When purchasing hardwood flooring, consideration should be given to the edge detail of the boards that you are purchasing.
Figure 1 shows an American Black Walnut flooring using 3 3/4 inch random length boards.
Figure 1 - American Black Walnut flooring with edge bevel
There are four basic hardwood flooring edge details. Some manufacturers may not make all four varieties, while others may only provide edge detailing on the length of the board and not at the ends.
In most cases the edge detail only provides aesthetic value. The edge detailing outlines the board providing it with definition. The edge detailing was created by manufactures that produced prefinished hardwood flooring, as the beveling detail compensates for any small variations in board height when one board is placed against another board.
Figures 2 shows one flooring board slightly higher than the board beside it. Although the height difference is very small, it is still visually noticeable and it would be noticeable underfoot. Figure 3, shows two boards side by side with the same variation in height as shown in Figure 2, but the boards have a bevel in them. The bevel has the effect of eliminating the visual height variation and there would be no feeling of height variation underfoot.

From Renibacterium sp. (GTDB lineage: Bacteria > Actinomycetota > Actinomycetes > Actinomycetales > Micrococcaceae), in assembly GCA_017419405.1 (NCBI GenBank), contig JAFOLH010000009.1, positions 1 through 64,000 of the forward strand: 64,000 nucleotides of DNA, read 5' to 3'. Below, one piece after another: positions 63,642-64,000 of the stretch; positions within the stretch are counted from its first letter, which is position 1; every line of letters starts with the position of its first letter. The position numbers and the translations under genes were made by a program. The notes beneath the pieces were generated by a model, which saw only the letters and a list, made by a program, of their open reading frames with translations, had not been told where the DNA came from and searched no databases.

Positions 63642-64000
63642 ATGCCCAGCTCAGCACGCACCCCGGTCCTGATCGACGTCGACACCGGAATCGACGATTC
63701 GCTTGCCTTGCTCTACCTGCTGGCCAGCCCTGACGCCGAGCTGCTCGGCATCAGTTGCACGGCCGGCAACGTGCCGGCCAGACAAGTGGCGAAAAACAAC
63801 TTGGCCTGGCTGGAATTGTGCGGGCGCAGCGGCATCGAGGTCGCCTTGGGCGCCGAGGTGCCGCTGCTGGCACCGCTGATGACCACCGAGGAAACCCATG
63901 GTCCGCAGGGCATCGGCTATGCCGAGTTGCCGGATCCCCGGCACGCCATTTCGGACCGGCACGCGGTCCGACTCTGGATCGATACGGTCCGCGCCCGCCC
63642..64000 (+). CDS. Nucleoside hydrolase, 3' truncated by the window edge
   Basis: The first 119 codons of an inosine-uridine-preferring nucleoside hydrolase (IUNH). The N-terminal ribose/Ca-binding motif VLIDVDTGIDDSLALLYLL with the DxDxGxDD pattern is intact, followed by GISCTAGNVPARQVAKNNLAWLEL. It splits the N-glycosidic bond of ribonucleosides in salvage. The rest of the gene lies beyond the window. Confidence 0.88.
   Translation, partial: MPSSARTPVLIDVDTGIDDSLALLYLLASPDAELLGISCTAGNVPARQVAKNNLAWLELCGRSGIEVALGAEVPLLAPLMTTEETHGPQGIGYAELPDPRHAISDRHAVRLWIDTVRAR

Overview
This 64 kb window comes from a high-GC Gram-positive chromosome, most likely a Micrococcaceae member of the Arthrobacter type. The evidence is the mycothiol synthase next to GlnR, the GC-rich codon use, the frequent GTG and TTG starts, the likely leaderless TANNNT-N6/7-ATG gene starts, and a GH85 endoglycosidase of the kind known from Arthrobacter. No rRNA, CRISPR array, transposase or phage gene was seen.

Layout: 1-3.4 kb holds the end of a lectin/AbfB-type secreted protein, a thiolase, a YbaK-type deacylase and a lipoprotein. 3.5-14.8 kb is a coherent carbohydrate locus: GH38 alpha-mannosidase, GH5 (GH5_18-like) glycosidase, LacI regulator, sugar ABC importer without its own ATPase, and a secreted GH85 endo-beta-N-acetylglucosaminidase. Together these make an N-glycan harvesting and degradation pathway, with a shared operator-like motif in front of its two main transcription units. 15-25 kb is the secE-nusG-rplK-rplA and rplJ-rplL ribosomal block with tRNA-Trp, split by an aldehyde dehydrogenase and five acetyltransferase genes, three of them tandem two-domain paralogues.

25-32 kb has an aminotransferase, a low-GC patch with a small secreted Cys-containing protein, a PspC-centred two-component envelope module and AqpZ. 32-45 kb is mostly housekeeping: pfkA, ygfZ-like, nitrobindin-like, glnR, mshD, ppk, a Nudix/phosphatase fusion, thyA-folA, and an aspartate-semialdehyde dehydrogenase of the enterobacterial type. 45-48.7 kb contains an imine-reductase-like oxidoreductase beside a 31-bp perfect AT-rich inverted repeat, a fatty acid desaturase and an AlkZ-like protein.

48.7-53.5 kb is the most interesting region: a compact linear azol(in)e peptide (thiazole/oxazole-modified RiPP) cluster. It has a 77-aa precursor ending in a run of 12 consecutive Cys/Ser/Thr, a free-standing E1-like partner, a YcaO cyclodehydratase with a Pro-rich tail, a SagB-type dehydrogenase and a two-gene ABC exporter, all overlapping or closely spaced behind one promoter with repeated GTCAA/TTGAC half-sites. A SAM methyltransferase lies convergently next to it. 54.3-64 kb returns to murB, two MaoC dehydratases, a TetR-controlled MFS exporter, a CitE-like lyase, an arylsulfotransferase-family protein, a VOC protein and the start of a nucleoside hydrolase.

As well, some flooring experts believe that not having an edge detail can lead to small splits on board edges which can catch socks.
Figure 2 - Hardwood flooring with square edge
Figure 3 - Hardwood flooring with beveled edge
It should be noted that many homeowners believe that having a deep edge detail provides a place for dirt to accumulate and makes cleaning the floor more difficult.
Square edge (Figure 4): Usually found on hardwood flooring that is to be finished on site.
Figure 4 - Hardwood flooring with square edge
Microbeveled edge (Figure 5): Provides just enough relief on the edges of the board to eliminate edge splitting and micro variations in finished board heights. It should also be noted that a microbeveled edge will most likely disappear when the hardwood floor is refinished.
Figure 5 - Microbeveled hardwood flooring edge
Eased edge (Figure 6): A middle depth and width edging.
Figure 6 - Eased hardwood flooring edge
Beveled edge (Figure 7): The deepest and widest beveled edge made.